600 parishes, has one eft* and 32 market towns,
and sends 12 members to parliament. The products
vary according to the soil and situation. The
lighter arable lands produce barley in great plen-
ty ; wheat is cultivated in the strongest soils;
and turnips are grown here in great quantities ;
buck-wheat is also grown on the light soils, and
used for feeding swine and poultry. The fenny
parts yield great quantities of butter, which is
sent to London under the name of Cambridge but-
ter. The sheep are a hardy small breed, much
valued for their mutton. Poultry of all kinds are
very plentiful, and the turkeys are reared here to
a larger size than elsewhere ; rabbits are extreme-
ly numerous on the sandy heaths; and there is
abundance of game, especially of pheasants. The
principal manufactures of the county are silks,
bouwbazines, crapes, camlets, &c. It is watered
by the Great Ouse, Nen, Little Ouse, Waveney,
Yqre, Bure, and some smaller streams. Norwich
is the capital.
Norfolk, a county of Massachusetts lying on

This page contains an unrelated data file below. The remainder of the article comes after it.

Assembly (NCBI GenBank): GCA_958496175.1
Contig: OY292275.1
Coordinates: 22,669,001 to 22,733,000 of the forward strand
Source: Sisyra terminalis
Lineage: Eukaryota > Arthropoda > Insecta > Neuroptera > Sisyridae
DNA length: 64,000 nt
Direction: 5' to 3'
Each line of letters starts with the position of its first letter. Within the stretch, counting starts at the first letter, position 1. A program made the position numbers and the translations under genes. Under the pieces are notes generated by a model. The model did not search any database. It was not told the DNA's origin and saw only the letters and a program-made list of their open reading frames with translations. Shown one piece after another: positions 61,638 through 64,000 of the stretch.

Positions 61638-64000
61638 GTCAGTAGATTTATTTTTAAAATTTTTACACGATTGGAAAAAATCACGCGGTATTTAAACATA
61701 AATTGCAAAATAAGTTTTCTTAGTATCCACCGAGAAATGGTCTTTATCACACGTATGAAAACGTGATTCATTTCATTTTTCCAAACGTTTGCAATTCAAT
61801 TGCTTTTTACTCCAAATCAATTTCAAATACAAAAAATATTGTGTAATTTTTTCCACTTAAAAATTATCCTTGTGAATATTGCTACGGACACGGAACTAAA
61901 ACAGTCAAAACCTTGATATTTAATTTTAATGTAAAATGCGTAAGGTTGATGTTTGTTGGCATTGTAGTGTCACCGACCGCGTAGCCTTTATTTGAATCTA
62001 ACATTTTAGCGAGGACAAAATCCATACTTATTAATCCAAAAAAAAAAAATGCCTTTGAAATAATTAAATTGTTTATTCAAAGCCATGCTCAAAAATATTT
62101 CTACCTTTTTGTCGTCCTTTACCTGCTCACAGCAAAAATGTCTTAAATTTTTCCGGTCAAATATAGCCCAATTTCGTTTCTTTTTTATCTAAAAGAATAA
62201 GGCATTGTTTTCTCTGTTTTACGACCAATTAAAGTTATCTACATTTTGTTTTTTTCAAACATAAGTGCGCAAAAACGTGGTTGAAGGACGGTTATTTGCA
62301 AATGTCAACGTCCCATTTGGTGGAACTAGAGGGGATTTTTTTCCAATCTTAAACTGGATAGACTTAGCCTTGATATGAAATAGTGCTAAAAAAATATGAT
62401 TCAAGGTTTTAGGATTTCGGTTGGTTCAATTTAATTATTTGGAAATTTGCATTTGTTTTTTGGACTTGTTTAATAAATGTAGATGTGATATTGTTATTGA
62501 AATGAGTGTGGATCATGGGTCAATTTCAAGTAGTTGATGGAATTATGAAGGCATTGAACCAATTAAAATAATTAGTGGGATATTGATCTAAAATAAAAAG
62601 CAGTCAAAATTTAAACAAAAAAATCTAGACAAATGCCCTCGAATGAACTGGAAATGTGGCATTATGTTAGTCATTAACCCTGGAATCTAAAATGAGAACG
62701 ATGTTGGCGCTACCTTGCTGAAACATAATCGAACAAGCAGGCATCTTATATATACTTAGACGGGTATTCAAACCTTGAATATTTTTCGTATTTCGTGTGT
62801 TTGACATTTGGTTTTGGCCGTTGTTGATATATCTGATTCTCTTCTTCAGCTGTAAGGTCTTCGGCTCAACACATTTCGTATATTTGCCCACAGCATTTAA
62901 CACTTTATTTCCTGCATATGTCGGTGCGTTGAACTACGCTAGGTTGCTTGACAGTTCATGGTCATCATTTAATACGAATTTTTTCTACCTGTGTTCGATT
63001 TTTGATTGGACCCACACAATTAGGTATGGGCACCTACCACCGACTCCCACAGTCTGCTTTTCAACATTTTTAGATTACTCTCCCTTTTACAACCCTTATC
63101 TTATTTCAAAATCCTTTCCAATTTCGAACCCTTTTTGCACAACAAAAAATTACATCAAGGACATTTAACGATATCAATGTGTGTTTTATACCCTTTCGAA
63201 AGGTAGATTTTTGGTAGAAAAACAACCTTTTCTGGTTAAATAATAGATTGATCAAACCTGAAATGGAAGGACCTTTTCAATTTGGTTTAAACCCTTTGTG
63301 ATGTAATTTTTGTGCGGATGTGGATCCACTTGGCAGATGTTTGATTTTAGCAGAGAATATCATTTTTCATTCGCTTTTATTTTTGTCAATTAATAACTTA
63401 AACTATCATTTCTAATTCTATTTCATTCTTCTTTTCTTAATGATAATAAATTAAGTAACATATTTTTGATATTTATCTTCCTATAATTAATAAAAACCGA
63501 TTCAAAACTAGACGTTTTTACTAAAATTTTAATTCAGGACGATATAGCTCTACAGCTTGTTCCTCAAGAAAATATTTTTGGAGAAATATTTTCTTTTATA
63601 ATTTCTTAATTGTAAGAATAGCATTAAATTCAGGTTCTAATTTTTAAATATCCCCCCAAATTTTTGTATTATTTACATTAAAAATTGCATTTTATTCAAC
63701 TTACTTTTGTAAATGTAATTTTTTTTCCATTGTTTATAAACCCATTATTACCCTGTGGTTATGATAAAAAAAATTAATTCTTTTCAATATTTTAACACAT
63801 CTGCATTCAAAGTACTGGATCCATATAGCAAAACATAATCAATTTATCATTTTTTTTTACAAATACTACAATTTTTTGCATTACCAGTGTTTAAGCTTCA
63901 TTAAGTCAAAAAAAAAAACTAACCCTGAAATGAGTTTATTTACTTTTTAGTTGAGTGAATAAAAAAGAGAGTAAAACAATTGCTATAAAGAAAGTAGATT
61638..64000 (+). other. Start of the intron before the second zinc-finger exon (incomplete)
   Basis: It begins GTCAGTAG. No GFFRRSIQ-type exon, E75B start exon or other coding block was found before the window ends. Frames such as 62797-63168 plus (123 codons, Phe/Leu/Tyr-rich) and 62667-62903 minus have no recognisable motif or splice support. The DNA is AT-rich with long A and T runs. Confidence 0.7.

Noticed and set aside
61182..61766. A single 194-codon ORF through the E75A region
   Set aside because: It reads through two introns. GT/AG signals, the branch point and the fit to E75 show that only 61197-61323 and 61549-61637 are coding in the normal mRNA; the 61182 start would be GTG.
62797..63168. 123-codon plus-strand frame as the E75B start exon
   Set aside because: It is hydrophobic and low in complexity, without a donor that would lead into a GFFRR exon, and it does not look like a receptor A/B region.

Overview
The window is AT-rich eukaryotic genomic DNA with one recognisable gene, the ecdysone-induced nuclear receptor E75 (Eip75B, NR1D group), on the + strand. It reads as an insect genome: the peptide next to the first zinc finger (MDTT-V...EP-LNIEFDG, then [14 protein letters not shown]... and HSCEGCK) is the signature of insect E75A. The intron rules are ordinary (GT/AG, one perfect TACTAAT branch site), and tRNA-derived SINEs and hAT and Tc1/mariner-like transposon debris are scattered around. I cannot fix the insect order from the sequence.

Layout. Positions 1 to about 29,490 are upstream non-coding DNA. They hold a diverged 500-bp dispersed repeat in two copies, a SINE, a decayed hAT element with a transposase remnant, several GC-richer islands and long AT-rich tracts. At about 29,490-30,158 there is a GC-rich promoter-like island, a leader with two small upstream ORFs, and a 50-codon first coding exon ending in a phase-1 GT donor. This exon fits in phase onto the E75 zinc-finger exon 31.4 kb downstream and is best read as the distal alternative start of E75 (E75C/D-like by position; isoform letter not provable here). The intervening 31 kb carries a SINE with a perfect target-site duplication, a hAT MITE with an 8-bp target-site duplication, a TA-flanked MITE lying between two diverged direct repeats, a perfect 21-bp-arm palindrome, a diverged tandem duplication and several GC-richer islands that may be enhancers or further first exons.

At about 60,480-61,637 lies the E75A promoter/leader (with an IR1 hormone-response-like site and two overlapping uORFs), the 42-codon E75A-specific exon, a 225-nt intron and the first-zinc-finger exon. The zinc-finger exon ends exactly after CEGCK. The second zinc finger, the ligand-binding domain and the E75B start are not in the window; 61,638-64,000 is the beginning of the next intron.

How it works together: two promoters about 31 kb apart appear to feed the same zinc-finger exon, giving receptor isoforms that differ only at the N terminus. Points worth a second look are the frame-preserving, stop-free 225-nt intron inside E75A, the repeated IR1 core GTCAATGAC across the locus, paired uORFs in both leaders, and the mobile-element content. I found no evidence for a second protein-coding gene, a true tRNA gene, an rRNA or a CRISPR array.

Boston Bay. Pop. 41,901. Dedham is the capital;
a county of the E. District of Virginia. Pop. 14,
998. Portsmouth is the capital.
Aorfolk, ph. Norfolk Co. Va., the chief commer-
cial town of Virginia. It stands on a good har-
bour at the mouth of James river. The situation
is low and the neighbourhood is marshy. The
buildings are not remarkable for elegance, hut
some of the churches are neat. The streets are
irregular. Here are 6 churches. 3 banks, a ma-
rine hospital, and a theatre. The harbour is
strongly defended. On the opposite side is a Na-
vy Yard of the United States with a dry dock
situated within the limits of the town of Gosport.
Norfolk, p.v. Litchfield Co. Conn. 34 m. N. W.
Hartford. Pop. 1,485; p.v. St. Lawrence Co.
N. Y. Pop. 1,039.
Norfolk Island, an island in the S. Pacific, ly-
ing E. of New S. Wales, and settled by a colony
of convicts, subordinate to that government. It
was discovered in 1774 by captain Cook, who
found it uninhabited, except by birds. It is very
hilly, but some of the valleys are tolerably large.
Mount Pitt, the only remarkable hill, is 12,000
feel high. The whole island is covered by a thick
forest . but has not much underwood ; and the